Churchill 'ordered killing of Mussolini'
Sunday 29 August 2004
Benito Mussolini was not killed by Italian partisans but by two secret agents acting on orders from Winston Churchill. That is the startling conclusion of a new investigation into the death of Il Duce.
Britain's wartime Prime Minister was desperate, an Italian documentary claims, to prevent secret letters coming to light in which he had tried to induce Italy to make a separate peace with the Allies. This was in defiance of his agreement with President Franklin Roosevelt at Casablanca that the war could end only with the unconditional surrender of the Axis powers. The programme, co-produced by a veteran American journalist, Peter Tompkins, and to be broadcast on RAI, Italian state television, tomorrow alleges that it was to prevent these embarrassing letters coming to light that Churchill ordered the murder of Mussolini and his mistress, Clara Petacci.
The film's credibility hinges on the evidence of former Italian partisan Bruno Lonati, who says he was one of the two-man team given the task of getting rid of the couple. The history books say Mussolini and Petacci were executed by partisans at the gates of a villa near Lake Como at 4.10pm on 28 April 1945. Subsequently their corpses were exhibited hanging upside down in a piazza in Milan.
But according to Mr Lonati, the secret assassination actually took place more than five hours earlier. He claims that he acted in tandem with a British Special Operations Executive agent codenamed Captain John, a Briton of Sicilian descent, real name Robert Maccarone, who had been sent to Italy with the specific mission of eliminating Mussolini.
Mr Lonati says that they went to the house near Lake Como where the couple had been held since their arrest, escorted them down a lane that led to the lake, stood them against a fence and opened fire with Sten guns. When they were dead, he claims, the British agent took out a camera and photographed them with Mr Lonati besides them. "Captain John" also referred to "very important documents" that he was ordered to retrieve from Mussolini.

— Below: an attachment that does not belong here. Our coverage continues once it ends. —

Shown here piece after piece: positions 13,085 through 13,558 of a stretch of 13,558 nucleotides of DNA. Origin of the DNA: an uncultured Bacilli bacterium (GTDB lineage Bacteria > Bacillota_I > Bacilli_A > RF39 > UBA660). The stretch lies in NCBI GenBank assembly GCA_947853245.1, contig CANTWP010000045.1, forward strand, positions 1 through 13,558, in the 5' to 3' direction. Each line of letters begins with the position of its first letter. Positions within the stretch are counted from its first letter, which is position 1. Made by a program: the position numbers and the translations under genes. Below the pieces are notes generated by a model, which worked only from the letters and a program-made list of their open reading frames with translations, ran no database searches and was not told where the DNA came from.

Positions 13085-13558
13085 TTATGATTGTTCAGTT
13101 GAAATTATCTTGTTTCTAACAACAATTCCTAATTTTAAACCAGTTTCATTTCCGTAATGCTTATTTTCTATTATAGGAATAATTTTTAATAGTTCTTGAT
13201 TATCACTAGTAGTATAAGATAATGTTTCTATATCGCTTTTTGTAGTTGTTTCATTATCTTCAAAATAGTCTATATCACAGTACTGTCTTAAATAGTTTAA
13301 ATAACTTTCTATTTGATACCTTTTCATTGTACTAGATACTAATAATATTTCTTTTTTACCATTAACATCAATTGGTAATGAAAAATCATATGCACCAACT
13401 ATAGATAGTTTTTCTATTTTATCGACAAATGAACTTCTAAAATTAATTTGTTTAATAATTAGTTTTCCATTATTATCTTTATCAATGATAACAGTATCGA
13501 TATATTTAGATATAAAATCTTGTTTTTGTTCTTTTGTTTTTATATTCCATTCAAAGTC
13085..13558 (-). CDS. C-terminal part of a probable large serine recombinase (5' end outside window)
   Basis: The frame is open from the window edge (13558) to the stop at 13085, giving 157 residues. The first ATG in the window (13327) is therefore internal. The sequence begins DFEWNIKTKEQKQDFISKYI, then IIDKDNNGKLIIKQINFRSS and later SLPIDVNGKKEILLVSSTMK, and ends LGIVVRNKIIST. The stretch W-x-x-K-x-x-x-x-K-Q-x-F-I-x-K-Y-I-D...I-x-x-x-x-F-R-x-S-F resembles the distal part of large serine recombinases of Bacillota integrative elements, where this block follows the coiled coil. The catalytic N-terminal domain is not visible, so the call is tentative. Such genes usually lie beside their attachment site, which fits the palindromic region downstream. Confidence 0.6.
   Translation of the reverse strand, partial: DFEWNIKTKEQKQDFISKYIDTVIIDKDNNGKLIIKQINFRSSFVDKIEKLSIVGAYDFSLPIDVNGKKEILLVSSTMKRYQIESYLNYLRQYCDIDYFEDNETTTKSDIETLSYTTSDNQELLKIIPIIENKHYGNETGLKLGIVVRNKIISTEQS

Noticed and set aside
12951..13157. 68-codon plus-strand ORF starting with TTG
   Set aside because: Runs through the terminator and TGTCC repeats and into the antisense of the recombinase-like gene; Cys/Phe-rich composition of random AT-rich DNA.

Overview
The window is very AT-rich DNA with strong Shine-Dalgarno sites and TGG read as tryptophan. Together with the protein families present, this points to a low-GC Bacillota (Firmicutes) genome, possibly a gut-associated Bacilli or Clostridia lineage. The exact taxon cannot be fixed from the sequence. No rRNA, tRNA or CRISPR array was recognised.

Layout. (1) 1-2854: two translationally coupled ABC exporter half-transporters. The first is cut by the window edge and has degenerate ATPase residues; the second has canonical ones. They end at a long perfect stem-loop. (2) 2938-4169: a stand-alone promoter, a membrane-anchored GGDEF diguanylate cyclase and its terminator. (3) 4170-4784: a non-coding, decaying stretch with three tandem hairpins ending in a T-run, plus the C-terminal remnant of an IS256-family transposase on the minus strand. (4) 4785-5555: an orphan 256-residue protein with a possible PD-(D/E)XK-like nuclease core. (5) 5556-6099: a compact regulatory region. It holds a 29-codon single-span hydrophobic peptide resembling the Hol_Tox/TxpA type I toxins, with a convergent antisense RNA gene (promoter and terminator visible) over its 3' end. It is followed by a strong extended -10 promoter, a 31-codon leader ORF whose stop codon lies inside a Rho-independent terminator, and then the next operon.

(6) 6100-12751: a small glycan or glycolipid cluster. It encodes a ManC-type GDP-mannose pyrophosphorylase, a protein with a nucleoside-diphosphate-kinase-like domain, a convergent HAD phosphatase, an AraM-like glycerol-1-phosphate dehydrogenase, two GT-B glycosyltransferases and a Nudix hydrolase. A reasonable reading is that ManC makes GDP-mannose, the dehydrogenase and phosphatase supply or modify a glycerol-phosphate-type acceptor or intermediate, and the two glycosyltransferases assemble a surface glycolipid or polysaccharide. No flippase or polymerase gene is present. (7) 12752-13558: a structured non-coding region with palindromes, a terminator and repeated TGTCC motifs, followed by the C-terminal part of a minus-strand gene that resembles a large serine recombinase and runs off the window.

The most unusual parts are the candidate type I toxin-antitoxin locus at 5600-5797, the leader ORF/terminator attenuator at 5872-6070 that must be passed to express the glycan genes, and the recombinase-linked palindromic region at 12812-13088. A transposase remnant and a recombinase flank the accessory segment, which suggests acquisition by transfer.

Mr Lonati first advanced his claims to be Mussolini's assassin more than 10 years ago. He found few takers for the story. Peter Tompkins, who was himself a secret agent with the Allies in Rome in 1944, insists the account checks out. But a key piece of evidence - the photo of Mr Lonati with the bodies - is missing. Mr Tompkins believes that it may be in the possession of the British Embassy in Rome. The programme also repeats an old claim that the trips Churchill made to the Italian lakes after the war, supposedly to paint landscapes, were actually for the purpose of retrieving the letters.
But Mussolini's most recent biographer, Nicholas Farrell, says: "All the letters that have emerged are crude forgeries. The only genuine letters that exist between Churchill and Mussolini are two, written just before the war, in which Churchill begs Mussolini not to go into the war."
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